This has been a time of significant change for the Utah Symphony. After a three-year international search, Thierry Fischer was engaged as our music director. The Swiss-born conductor has inspired the orchestra and reignited enthusiasm for the Utah Symphony throughout the community. He is an energetic and dynamic leader with vision.
It has also been a transitional time for us, as there has been an unprecedented turnover in our personnel. Many players who have been the backbone of the orchestra have either moved on to other jobs or retired. In the course of a little more than three years, we will have hired approximately 25 new players, many in high-profile title positions.
The opening week of our 2011–2012 season coincided with the tenth anniversary of the 9/11 attacks, and the orchestra took on the daunting task of commemorating that event. In front of packed houses and under the leadership of our new music director, we opened these concerts with John Adams’ <em>On the Transmigration of Souls</em>, a work commissioned by the New York Philharmonic and first performed to commemorate the one-year anniversary. The emotional power of this piece was felt throughout the orchestra and the audience; the silence as we left the stage was striking. For the second half we performed a rousing Beethoven 9, and the orchestra had truly taken its audience on a journey from the depths of the tragedy to the strong message of hope.
It was ironic that midway through that first week, as we were rehearsing this program, the musicians were given the startling news that our orchestra faced a staggering deficit and a dire cash flow issue. We were told that, by the end of November, the orchestra would not have the cash to make payroll and that the existence of the Utah Symphony in its current form was threatened. The newly elected orchestra committee began sifting through the very complex issues we faced to formulate a strategy.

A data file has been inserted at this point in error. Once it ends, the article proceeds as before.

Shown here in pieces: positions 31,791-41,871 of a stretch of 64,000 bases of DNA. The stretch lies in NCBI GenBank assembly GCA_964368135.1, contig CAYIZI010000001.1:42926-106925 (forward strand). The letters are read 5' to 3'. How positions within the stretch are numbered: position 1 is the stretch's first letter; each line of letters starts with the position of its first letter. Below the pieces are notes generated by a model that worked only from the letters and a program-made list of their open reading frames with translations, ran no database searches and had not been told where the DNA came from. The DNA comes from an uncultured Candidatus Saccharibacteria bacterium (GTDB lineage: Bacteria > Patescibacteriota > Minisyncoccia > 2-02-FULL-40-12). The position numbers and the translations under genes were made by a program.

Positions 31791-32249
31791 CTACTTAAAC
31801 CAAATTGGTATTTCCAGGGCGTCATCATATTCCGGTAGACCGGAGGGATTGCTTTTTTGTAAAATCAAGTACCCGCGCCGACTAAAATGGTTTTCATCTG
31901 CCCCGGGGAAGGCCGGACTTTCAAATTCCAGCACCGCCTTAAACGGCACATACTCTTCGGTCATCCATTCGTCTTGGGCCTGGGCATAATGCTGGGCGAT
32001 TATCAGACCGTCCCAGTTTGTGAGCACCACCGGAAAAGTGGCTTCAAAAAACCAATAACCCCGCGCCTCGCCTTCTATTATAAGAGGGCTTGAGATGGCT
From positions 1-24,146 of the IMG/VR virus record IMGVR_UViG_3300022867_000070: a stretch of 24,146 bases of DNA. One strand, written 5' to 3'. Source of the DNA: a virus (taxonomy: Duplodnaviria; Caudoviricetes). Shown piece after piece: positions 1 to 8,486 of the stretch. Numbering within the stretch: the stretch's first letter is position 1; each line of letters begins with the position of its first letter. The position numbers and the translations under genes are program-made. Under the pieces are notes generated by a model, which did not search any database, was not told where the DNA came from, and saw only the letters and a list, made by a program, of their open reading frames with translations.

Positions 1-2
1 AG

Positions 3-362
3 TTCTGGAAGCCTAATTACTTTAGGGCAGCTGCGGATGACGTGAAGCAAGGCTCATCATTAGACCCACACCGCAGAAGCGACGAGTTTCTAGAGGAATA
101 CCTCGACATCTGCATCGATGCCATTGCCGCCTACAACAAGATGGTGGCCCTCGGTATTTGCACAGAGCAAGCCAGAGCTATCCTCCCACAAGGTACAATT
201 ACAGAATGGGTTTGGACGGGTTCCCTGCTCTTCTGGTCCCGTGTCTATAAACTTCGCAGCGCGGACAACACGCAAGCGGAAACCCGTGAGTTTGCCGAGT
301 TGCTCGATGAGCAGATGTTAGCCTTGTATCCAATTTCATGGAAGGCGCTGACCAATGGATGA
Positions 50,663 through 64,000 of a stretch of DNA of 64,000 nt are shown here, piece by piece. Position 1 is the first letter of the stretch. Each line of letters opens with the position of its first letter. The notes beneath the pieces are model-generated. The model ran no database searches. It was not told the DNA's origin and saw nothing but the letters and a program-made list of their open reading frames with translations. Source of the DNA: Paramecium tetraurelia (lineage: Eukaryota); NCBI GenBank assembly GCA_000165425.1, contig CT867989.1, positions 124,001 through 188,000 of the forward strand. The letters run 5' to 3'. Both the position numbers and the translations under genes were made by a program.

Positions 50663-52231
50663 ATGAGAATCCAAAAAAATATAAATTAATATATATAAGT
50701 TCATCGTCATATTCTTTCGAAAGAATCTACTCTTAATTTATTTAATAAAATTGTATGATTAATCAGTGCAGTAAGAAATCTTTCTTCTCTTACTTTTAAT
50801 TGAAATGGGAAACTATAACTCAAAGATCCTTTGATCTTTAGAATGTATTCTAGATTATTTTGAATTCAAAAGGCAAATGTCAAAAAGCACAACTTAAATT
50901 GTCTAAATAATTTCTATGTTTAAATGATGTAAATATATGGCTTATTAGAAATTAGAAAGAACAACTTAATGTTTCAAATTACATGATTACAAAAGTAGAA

For decades our 52-week season has been one of our defining marks. Though we have always been the lowest paid of the group, we also exist in a city with the smallest market base, making our accomplishments as an orchestra all the more remarkable. In 2002, over the objections of the musicians, the Utah Symphony merged with Utah Opera. Despite best efforts, the organization has yet to completely stabilize. The musicians have endured continual concessionary bargaining during the ten-year period since the merger. Early in the merger we negotiated concessions in exchange for bringing in consultants (one of whom produced the well-known Morris Report). Now we were being asked to forgo a pay raise originally scheduled to take effect in 2008. A previous waiver included fundraising goals intended to serve as a catalyst which, when not met, triggered a three percent penalty to be paid during the 2011–2012 season. The payment of that penalty became a painfully emotional issue for both the musicians and the board. At the same time, our management and board had reached milestones in so many areas of the organization, and it was clear we had to move forward.